Gene Autry would say San Antonio Prime Timers is the best social value in town. He calculated our scheduled annual events divided by our $26 annual dues, resulting in a seven cent cost per event and pitched that number in recruiting. He was an enthusiastic Prime Timers salesman.
As I sit before my computer on Valentine's Day Eve, I've been thinking about couples that will celebrate another Valentine's Day together tomorrow. When Woody Baldwin thought of that idea of inviting older gay men to that first event in Boston, he was probably thinking of those who might not have a special person in their lives to be the recipient of a Valentine's Day card. His life was blessed by his beloved Sean O'Neill. However, like the surprisingly large turnout at the first event, it included couples who were not involved in social activities.
As our population ages, more and more of us are touched by an incurable robber of mind and memory called Alzheimer's. A mental blank might foretell the onset of this devastating erasure of the record of life's experiences that loved ones must cope with alongside the affected while they slowly drift away. Often an unspoken topic in years past, Alzheimer's disease is now a frequent subject in conversations outside the medical circle. And it is found in family homes, elder care and memory facilities, and Prime Timers chapters everywhere.
One of the classic movies I frequently watch again at Christmastime is the original "Home Alone" starring eight-year-old Macaulay Culkin who played Kevin MacCallister. The movie script follows the comic misadventures of Kevin has after he is accidently left behind when his family departed for a Christmas vacation in France.
Each November, a group from the Prime Timers meet at the outskirts of San Antonio where thousands of people flock to walk through the stalls of one of the area's largest flea markets. The object of this trek is a treasure hunt where the members scour the booths and stalls for the most interesting object they can find for $10 or under within a one-hour treasure hunt. At the appointed time, the treasure hunters meet at the judging tables for the unveiling and judging of the hunter's find.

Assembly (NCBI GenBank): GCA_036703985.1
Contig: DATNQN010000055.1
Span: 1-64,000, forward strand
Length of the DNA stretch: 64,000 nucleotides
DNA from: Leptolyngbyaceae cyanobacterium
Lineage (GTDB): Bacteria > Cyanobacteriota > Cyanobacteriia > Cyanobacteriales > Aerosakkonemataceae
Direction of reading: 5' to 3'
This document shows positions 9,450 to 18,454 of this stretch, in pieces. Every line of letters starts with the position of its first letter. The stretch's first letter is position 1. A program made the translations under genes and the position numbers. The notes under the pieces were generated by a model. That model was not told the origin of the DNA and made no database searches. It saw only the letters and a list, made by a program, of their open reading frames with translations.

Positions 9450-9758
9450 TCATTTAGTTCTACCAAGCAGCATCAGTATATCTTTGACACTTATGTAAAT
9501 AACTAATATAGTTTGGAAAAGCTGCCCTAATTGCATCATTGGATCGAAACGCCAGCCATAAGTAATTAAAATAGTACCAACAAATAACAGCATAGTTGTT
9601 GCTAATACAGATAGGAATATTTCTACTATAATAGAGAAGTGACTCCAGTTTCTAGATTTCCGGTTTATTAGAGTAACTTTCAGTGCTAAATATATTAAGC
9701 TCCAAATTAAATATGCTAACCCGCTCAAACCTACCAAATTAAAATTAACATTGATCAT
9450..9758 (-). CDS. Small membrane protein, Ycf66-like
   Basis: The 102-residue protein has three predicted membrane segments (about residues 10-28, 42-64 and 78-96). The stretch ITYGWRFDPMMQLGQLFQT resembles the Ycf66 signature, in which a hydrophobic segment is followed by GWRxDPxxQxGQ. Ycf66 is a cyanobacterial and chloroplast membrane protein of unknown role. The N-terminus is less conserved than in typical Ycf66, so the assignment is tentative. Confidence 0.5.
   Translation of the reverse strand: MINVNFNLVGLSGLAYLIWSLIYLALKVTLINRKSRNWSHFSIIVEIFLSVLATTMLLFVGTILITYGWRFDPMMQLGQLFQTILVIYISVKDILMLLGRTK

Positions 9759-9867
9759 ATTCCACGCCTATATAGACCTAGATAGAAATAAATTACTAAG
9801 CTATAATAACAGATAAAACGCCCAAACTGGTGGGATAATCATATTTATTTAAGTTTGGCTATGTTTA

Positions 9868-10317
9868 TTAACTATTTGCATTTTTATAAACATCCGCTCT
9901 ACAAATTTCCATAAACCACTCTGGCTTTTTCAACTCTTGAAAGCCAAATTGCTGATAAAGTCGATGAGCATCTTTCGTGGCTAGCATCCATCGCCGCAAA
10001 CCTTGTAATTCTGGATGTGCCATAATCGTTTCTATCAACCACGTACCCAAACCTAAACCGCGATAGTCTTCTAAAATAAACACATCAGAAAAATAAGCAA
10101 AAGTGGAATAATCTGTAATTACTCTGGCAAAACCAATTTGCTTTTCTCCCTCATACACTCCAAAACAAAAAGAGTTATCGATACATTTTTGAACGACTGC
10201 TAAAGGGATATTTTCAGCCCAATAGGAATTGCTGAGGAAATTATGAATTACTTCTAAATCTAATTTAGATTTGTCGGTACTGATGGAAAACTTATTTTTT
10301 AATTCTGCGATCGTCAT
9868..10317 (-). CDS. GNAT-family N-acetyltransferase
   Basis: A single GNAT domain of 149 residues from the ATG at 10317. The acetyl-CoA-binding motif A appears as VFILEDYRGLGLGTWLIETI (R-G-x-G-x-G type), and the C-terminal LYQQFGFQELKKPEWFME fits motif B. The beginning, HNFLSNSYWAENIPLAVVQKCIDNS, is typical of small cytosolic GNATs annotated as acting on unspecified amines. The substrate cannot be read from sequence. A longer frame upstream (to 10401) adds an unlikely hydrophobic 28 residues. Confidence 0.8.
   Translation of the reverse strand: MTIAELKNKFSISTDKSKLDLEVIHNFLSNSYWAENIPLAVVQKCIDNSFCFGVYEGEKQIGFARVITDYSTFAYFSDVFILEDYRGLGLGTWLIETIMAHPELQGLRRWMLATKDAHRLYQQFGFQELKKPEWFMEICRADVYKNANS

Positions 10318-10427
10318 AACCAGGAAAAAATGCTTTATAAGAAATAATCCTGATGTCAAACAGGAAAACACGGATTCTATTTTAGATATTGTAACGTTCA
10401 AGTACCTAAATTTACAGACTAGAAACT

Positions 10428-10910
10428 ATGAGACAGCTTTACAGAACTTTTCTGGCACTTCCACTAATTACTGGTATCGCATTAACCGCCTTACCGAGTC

It's about that time! Renewal and "how much is it??" Whatever it costs is worth the dues, but, they are so inexpensive. Because we offer so many options on dues structure, it merits an explanation to the Independents. Chapter dues are set by individual chapters so this is for the Independent Chapter where a Prime Timer does not have a nearby chapter and wants to be a Prime Timer.
There it was among the junk that arrives each delivery day, a simple, white envelope with my name neatly printed in the lower right quadrant. In this day of email and "tweet" communication received on an iPad or a smart phone that chirps an arrival to the virtual mailbox, finding a real letter in a real mailbox is something special.
When we are blessed with a long life, it has mixed blessings. On the positive side, we are able to witness and experience the technological changes that make life more informative and tasks easier to accomplish. However, with age also comes decreased vision and/or hearing loss that make that technology more difficult to use. The coming of the computer adds challenges to learn a new method of communicating and a new vocabulary. There is also an additional personal challenge as physical changes make it difficult to climb those mountains, travel to distant places, and other things we did when we were young.
The Prime Timers Worldwide website includes a page-long application and answer to the question, "Who is an Independent Member?" I prefer to think of "Independents" in more personal terms. They are a band of men linked by common elements of life. The application for membership populates our database with the demographic information of an individual member and his interests. We know there are currently 106 members of the Independent Chapter that range in age from 38 to 90, have an average age of 71.1, live in four countries and 26 states or provinces, share dining out as their most common interest, and have the least interest in skiing out of 33 categories. However, it is when you look at each man as an individual "link" with his own life story that you see the potential of our Independent Chapter.
As Bob Marcus, a Prime Timer and former Chapter Vice President, was peacefully passing away in a hospital room, four Prime Timers maintained a bedside vigil while another Prime Timer was rushing Guy Brainard, Bob's partner and spouse of 42 years, back to the hospital. When Guy arrived, Bob was gone but his Prime Timer friends were there to support at this moment of sadness.